Here’s A First Look At Army National Guard Training Changes Coming In 2018

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The Soldiers of the North Carolina National Guard’s 113th Sustainment Brigade continue their 2017 annual training mission in Fort Bragg, North Carolina, June 14, 2017.
North Carolina National Guard

The Army National Guard is looking to reform its training practices to create more career opportunities and shorter deployments for its soldiers, according to director of the Army National Guard Lt. Gen. Timothy Kadavy.


Though members of the Guard will continue to serve 39 days a year — one weekend each month and a 15-day training exercise — officials now plan on stressing more flexibility and specialized training, Kadavy told Task & Purpose in an exclusive interview.

The Guard, Kadavy said, is looking to move away from the way it has been training and deploying soldiers to both Afghanistan and Iraq since Sept.11, 2001.

Brigade combat teams specifically will get more rotations to the combat training centers at Fort Irwin and Fort Polk, which means Guardsmen will go from no rotation a couple years ago to four trips to the national training center annually, beginning in 2018.

“[When] 9/11 happened, we went to a partial mobilization authority where over 500,000 Army Guardsmen deployed over the last 15 years and in large numbers,” Kadavy told Task & Purpose. “We were mobilizing and deploying up to 50 or 60,000 at the top of the surge. But that was all based on the same predictable rotational process.”

Now, officials are trying to reshape the Army National Guard into a force for the future. Though the 2018 budget request seeks to add 7,000 new Guardsmen to the force, the primary focus will be shifted away from high-intensity rotational deployments in the Middle East to more specialized deployments — sending only units with mission-specific skills to carry out operations. As a result, he believes soldiers will benefit in the form of more flexibility.

“We are looking at rolling out a new initiative that focuses unit and soldier training tailored to the kind of unit and when and where they will deploy,” Kadavy added. “This is exciting for a lot of reasons: better opportunity for professional development, training with the active component at top tier events like National Training Center Rotations, and shorter deployments in the future.”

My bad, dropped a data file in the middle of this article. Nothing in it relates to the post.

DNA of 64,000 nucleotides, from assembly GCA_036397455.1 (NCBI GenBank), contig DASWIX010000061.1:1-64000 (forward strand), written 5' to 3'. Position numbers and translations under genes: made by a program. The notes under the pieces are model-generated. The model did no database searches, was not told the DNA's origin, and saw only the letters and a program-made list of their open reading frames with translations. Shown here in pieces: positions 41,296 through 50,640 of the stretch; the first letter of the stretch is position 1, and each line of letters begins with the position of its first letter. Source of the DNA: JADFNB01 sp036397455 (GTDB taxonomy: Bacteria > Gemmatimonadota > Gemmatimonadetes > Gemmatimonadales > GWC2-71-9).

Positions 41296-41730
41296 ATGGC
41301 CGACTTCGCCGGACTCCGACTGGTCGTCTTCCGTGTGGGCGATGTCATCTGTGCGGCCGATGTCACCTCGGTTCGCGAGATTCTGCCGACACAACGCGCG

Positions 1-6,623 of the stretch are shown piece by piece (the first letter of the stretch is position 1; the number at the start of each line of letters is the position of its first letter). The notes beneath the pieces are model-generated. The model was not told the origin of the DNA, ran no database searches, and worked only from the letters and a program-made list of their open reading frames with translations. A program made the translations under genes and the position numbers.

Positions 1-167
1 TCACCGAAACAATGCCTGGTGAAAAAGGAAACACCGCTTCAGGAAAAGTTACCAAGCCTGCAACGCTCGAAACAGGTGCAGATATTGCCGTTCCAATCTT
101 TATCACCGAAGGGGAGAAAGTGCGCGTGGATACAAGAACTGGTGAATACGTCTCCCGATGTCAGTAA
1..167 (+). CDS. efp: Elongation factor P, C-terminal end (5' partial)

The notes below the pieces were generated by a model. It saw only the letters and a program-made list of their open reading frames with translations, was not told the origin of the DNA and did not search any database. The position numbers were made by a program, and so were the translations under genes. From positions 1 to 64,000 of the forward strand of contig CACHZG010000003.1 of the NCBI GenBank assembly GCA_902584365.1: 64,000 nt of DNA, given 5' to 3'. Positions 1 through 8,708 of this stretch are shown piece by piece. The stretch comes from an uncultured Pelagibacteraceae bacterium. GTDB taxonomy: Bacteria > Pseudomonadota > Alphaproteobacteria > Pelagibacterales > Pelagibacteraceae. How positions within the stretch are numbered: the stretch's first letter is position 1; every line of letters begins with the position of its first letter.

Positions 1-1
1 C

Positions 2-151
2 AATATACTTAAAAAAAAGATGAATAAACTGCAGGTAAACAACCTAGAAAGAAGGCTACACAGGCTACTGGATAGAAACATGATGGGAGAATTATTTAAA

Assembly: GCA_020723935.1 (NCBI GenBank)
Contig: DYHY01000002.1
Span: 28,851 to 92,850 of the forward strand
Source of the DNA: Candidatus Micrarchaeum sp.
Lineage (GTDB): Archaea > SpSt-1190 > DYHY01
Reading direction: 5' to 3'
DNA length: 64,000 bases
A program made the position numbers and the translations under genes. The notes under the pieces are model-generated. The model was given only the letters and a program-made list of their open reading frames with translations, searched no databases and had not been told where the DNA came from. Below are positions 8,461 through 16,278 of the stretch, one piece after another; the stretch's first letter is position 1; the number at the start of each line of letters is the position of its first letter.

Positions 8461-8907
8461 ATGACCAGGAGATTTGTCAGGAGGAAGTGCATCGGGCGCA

Depending on which unit Guardsmen choose and their deployment cycle, however, the new system could require an increased training commitment and more time away from work, school, and family. But the hope is that increased flexibility will serve as enough of a concession — and that certain units will see the benefits from spending more time in specialized training.

“They’ll have the ability to make decisions, like if a soldier has to go to school, or a soldier has a personal event in their life that they have, or an event or conflict with training,” Kadavy said. “We [will] have the capacity to support soldiers in those areas.”

The Army National Guard, which has a projected end strength of 343,000 soldiers per the fiscal year 2017 budget, is the largest of all service reserve forces. Its top line budget, enacted May 5, 2017, is $15.6 billion.

“As we looked at where the Army National Guard needed to go in the future, Gen. [Mark Milley, Army Chief of Staff] asked a us a question, ‘Do we have the right National Guard for the 21st century that will meet the requirements and demands of the nation?’” Kadavy said.

Though Kadavy is proud of the accomplishments of the men and women under his command after more than a decade of war, the answer to Milley’s question is no, not yet. But with this new plan, which Kadavy calls “Army National Guard 4.0,” he believes it will get there.

“We had to take some good hard looks at what we would have to do if we received a demand to mobilize units quickly to a contingency anywhere around the world, say in 15, 20, 30, or 60 days and what type of readiness would we use if we had to achieve that,” Kadavy said. “That’s different than what we were doing over the last 15 years of war.”

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